Marc A. Emerson, Ph.D., from the University of North Carolina at Chapel Hill, and colleagues evaluated disparities in time to treatment and treatment duration by race and age among 2,841 patients with stage I to III disease participating in the Carolina Breast Cancer Study.
The researchers found that 32 percent of younger Black women were in the highest quartile of treatment duration versus 22 percent of younger White women. There was a higher frequency of delayed treatment seen among Black women (relative frequency difference, 5.5 percent) as well as prolonged treatment duration (relative frequency difference, 8.8 percent). There was a significant association between socioeconomic status (SES) and treatment delay among White women (relative frequency difference, 3.5 percent), but treatment delay was high at all levels of SES for Black women (e.g., 11.7 percent in high-SES Black women versus 10.6 and 6.7 percent among low- and high-SES White women, respectively). Among Black women, neither SES nor access to care classes were significantly associated with delayed initiation.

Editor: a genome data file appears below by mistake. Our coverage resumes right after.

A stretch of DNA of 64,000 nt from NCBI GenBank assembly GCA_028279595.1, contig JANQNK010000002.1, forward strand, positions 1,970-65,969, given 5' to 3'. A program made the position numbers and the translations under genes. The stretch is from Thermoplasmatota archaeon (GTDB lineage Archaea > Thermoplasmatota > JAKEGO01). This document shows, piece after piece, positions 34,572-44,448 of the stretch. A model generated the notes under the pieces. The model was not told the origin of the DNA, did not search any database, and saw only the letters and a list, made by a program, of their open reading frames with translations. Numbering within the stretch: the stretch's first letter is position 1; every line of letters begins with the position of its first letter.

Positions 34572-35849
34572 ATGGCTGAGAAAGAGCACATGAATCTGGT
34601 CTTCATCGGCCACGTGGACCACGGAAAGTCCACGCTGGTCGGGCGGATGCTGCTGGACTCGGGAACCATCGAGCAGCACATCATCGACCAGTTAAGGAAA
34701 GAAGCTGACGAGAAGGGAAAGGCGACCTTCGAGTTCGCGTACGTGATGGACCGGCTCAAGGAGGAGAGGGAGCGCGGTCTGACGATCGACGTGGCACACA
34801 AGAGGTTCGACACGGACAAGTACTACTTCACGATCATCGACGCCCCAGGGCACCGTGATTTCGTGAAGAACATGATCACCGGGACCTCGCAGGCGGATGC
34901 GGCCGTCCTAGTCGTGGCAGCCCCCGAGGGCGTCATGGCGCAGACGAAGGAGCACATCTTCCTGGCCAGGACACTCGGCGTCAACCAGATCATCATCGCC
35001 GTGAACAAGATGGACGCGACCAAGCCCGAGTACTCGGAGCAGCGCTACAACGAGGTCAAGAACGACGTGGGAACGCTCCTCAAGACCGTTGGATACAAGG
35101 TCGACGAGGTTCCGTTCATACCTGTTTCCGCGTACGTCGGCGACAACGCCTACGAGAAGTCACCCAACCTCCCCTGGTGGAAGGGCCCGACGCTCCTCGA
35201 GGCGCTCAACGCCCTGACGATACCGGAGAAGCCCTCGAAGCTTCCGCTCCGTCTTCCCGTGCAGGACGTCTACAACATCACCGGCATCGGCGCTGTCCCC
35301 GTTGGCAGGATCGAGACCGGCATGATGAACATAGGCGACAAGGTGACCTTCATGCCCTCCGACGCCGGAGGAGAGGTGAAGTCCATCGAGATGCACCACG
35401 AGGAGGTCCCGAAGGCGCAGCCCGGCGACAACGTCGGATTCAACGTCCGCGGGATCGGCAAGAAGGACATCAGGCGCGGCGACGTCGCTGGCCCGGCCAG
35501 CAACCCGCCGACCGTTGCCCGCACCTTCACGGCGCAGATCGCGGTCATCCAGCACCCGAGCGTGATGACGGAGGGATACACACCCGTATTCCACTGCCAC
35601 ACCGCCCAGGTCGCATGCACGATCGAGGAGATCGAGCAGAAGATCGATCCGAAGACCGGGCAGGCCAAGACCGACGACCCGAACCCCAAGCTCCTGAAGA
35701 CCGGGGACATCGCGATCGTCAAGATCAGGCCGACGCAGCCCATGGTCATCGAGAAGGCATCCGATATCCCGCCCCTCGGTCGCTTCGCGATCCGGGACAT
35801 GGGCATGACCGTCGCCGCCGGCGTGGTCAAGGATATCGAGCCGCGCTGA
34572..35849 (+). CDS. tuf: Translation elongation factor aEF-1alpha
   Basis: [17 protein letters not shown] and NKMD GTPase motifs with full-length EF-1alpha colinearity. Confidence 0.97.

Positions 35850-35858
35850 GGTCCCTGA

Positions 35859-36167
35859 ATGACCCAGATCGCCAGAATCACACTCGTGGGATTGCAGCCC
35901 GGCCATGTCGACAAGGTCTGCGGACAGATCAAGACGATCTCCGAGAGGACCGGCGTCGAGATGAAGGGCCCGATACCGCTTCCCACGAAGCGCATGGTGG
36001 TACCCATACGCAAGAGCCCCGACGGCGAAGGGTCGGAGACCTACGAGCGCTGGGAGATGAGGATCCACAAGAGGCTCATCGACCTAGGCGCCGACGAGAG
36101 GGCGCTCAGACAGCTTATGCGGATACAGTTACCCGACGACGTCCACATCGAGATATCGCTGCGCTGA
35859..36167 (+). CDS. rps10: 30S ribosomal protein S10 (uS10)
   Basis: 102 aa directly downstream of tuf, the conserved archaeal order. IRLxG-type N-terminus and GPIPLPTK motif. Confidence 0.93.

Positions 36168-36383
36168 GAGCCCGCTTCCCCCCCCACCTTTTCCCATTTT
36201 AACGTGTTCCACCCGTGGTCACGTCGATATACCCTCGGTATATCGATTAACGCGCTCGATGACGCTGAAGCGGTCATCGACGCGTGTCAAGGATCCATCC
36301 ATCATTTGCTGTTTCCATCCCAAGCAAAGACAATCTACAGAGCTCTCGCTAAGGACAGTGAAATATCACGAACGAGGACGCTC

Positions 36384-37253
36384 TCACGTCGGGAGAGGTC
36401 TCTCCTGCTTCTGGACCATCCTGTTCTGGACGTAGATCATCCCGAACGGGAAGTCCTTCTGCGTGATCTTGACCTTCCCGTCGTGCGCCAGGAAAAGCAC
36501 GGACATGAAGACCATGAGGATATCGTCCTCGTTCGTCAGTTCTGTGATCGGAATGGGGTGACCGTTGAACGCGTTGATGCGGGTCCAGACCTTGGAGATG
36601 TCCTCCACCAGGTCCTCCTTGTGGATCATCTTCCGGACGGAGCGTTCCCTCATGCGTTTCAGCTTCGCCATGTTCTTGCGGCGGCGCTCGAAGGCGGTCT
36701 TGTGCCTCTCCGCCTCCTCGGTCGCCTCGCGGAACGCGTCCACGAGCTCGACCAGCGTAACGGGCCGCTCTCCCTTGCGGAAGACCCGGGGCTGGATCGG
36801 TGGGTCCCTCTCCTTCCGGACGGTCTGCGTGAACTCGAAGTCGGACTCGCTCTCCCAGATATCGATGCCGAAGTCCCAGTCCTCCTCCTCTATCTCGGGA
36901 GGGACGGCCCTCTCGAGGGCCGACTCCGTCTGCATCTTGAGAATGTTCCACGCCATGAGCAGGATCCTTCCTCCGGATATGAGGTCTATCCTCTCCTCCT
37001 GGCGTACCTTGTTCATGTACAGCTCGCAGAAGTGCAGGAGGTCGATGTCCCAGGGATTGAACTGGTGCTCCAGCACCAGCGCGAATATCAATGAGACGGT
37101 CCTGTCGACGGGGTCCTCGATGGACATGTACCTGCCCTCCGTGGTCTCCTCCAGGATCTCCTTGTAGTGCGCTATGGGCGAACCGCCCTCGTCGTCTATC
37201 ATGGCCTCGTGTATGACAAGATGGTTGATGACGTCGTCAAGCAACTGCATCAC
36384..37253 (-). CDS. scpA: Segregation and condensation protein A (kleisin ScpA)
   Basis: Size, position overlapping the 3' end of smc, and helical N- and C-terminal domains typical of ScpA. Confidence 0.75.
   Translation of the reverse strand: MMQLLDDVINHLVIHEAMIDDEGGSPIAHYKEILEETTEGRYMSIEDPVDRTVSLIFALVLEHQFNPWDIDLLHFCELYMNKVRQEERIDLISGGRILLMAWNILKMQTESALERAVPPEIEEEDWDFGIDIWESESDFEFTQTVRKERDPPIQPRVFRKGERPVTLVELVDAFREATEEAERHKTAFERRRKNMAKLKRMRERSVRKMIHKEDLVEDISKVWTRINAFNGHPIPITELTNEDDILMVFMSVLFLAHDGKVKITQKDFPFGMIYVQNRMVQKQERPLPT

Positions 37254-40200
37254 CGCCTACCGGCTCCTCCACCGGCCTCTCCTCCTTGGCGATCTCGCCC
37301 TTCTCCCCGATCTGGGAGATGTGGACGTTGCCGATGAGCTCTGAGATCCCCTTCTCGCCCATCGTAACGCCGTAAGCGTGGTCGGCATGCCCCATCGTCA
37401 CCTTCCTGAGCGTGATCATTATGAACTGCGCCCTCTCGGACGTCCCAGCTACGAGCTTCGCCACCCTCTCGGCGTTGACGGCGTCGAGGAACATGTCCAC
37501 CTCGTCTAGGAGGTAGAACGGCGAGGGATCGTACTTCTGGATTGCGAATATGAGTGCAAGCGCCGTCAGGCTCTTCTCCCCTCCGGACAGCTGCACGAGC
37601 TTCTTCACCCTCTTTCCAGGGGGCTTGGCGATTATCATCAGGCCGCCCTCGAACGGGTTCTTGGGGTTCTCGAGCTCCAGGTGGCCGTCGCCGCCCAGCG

“Even among women with low socioeconomic status, we still saw fewer delays among White women, underscoring the disparate experience of Black women, who appear to experience unique barriers,” Emerson said in a statement.